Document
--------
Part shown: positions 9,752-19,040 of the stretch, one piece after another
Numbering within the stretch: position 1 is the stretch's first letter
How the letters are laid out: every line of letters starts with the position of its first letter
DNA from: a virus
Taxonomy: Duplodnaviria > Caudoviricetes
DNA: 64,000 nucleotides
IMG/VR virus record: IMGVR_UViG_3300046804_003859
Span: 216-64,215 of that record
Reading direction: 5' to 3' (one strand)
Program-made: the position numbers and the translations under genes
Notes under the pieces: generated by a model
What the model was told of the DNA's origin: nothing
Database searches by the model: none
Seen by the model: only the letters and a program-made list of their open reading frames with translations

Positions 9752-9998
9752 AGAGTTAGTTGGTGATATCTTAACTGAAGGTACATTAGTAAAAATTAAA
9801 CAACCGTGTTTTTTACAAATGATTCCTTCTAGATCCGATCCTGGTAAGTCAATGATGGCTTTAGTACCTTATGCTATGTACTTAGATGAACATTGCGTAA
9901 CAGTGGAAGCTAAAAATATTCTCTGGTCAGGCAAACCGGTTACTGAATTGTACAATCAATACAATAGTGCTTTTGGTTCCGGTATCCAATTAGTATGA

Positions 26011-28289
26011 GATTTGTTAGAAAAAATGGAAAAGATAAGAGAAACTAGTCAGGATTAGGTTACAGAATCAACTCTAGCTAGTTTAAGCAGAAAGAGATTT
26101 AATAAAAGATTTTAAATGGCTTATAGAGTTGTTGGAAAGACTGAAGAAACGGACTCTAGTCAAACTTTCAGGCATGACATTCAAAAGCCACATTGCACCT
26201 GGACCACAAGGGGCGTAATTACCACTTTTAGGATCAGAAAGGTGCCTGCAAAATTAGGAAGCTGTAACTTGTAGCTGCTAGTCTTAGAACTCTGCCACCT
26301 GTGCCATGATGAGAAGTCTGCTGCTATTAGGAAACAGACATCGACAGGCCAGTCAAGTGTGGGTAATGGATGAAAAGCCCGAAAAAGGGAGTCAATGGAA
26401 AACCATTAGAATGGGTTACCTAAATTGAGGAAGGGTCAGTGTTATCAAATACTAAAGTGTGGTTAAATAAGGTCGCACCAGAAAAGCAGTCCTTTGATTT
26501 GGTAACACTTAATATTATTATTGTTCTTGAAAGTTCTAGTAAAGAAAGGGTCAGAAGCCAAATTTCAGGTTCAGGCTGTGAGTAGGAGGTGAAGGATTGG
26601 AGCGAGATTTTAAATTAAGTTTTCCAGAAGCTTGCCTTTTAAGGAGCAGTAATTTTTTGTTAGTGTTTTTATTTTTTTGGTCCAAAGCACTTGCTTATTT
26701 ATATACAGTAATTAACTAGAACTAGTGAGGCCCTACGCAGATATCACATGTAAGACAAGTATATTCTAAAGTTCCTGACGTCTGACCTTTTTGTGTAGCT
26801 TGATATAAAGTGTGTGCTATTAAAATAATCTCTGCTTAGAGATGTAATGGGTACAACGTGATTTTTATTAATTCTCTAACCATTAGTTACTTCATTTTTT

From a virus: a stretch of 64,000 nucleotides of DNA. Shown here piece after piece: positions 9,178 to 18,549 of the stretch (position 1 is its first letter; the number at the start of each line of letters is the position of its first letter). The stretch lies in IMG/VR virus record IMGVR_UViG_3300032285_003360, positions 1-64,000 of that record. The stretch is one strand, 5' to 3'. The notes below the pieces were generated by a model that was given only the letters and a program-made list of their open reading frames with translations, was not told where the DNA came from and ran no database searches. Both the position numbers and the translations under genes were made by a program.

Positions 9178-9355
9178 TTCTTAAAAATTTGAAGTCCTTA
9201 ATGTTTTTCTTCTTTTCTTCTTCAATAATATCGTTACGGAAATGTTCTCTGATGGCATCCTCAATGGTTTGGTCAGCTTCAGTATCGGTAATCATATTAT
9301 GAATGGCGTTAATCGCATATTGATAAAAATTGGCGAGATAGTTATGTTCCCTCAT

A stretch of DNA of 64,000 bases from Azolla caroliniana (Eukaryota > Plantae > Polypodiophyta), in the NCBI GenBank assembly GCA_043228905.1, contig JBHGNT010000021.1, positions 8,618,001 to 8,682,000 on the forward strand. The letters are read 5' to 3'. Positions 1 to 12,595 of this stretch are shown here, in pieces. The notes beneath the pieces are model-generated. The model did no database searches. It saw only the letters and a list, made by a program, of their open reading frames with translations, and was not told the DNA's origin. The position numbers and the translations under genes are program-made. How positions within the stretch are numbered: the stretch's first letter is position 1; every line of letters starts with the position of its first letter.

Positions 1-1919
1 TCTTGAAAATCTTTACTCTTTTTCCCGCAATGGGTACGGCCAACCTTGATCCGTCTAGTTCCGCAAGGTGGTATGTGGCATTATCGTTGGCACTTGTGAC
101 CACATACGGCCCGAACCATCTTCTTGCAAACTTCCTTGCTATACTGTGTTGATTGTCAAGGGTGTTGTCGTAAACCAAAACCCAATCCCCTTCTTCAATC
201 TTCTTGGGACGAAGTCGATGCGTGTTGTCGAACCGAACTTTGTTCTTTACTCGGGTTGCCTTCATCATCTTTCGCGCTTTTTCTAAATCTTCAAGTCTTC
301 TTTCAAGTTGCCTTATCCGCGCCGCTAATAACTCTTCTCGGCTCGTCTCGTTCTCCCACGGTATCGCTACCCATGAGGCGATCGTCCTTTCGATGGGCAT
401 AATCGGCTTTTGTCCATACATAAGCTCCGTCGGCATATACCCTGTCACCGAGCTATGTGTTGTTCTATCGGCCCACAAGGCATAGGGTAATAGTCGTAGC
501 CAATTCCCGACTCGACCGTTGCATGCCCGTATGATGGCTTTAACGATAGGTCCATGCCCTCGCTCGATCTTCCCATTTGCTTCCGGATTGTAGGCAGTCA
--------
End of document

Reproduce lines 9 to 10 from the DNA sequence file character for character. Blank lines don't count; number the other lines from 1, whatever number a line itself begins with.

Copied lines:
Reading direction: 5' to 3' (one strand)
Program-made: the position numbers and the translations under genes